Epidemiology: An Introduction

Epidemiology: An Introduction

Epidemiology: An Introduction

Epidemiology: An Introduction

Synopsis

This accessible and clearly-structured book offers a comprehensive insight into the methods and principles of epidemiological study alongside an analysis of the broad context in which epidemiological work is undertaken. Chapters on sources of epidemiological data, on epidemiological study designs and on basic statistical measures for epidemiological studies are used to introduce the reader to the traditional underpinnings of epidemiological work. Attention then shifts to a wider canvas. Consideration is given to the critical reading of epidemiological research both as a way of demonstrating how different aspects of epidemiological study come together in published work and as the basis for a discussion of the centrality of epidemiological research in the development of evidence-based health care. The key facets of evidence-based health care are assessed. A more discursive and critical assessment of epidemiology is also presented in which attention is drawn to the need to develop alternative epidemiologies which draw on lay knowledge and recognise the socio-political context of factors influencing health status. The book concludes with a description of the everyday practice of epidemiology in a UK health authority context.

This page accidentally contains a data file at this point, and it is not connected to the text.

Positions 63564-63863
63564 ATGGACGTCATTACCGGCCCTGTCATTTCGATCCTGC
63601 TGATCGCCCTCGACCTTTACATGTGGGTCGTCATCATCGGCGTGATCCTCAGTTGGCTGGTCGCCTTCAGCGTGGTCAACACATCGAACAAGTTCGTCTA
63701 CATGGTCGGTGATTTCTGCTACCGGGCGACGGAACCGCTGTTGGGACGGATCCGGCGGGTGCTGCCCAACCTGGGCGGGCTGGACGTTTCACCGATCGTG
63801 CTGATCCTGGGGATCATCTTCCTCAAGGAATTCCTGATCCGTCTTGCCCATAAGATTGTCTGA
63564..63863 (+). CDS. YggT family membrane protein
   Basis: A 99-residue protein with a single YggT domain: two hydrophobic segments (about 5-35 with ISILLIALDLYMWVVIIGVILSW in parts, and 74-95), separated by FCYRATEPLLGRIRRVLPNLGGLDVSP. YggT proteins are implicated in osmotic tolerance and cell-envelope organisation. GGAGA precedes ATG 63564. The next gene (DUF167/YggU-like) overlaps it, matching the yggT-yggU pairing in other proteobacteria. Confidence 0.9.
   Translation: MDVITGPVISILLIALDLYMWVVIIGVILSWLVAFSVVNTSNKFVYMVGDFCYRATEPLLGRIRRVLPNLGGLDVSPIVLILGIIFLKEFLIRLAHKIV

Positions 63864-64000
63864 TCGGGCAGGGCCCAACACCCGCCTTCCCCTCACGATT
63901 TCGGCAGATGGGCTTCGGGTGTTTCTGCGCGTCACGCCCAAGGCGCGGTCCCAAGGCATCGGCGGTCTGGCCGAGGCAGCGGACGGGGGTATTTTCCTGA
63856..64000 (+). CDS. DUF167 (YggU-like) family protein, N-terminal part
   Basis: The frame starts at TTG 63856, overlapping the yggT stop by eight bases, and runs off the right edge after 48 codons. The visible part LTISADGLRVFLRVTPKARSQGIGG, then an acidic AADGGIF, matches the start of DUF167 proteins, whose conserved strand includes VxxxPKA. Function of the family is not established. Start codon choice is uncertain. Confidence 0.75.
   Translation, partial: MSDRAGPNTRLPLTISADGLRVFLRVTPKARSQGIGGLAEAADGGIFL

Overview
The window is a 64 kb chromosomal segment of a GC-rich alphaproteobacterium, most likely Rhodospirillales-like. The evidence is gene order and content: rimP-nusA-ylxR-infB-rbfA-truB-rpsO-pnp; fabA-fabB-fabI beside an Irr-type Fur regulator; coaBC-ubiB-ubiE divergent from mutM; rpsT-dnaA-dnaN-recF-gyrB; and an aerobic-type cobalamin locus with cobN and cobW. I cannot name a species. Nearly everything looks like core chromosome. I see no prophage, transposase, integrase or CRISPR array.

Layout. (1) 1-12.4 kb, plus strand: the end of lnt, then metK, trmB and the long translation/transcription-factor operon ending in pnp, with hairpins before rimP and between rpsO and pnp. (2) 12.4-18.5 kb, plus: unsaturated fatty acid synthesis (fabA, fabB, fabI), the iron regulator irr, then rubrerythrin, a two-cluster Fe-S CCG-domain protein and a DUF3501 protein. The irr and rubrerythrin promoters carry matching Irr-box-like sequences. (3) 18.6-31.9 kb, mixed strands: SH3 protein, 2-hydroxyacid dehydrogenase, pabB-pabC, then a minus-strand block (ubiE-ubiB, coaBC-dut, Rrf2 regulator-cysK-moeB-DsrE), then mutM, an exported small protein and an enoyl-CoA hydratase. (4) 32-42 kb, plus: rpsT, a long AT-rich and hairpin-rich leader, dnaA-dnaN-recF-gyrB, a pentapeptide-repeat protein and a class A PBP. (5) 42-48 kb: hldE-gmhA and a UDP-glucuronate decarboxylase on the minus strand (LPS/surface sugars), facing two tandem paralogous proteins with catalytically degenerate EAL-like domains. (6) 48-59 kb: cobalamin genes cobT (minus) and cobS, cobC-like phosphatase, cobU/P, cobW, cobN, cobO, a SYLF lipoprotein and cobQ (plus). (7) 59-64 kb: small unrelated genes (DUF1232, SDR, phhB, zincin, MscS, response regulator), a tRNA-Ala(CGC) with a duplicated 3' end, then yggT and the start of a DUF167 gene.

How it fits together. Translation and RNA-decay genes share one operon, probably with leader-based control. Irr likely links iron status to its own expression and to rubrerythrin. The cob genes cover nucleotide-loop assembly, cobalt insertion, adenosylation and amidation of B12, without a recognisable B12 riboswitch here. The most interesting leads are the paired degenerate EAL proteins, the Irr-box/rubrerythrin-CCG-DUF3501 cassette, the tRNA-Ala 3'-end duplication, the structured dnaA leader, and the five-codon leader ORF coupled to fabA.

Excerpt

The health of populations is a major concern. Health Improvement Programmes and Health Action Zones are major initiatives to improve the health of the population. Epidemiology is a major tool for understanding the incidence and spread of disease in the population and therefore provides essential information for programmes such as these. Epidemiological research findings enable the development of policies and strategies to deal with the causes of diseases in the population. Research has, for example, established not only the links between cigarette smoking and lung cancer, and certain fats and heart disease but also the social class differentials in the incidence of these diseases.

An understanding of epidemiology and a knowledge of research findings is essential to underpin evidenced-based nursing practice. Nurses need to understand the incidence and spread of disease at population level and the causes in order to provide advice to patients and play their role in health promotion. This book will enable nurses to understand epidemiology, become aware of the major findings from epidemiological research and critically evaluate research papers. It will also provide a basic guide to those who wish to engage in epidemiological research. It complements the research methods text and reader in the series and the material on health inequalities in the social policy text.

Professor Pamela Abbott . . .

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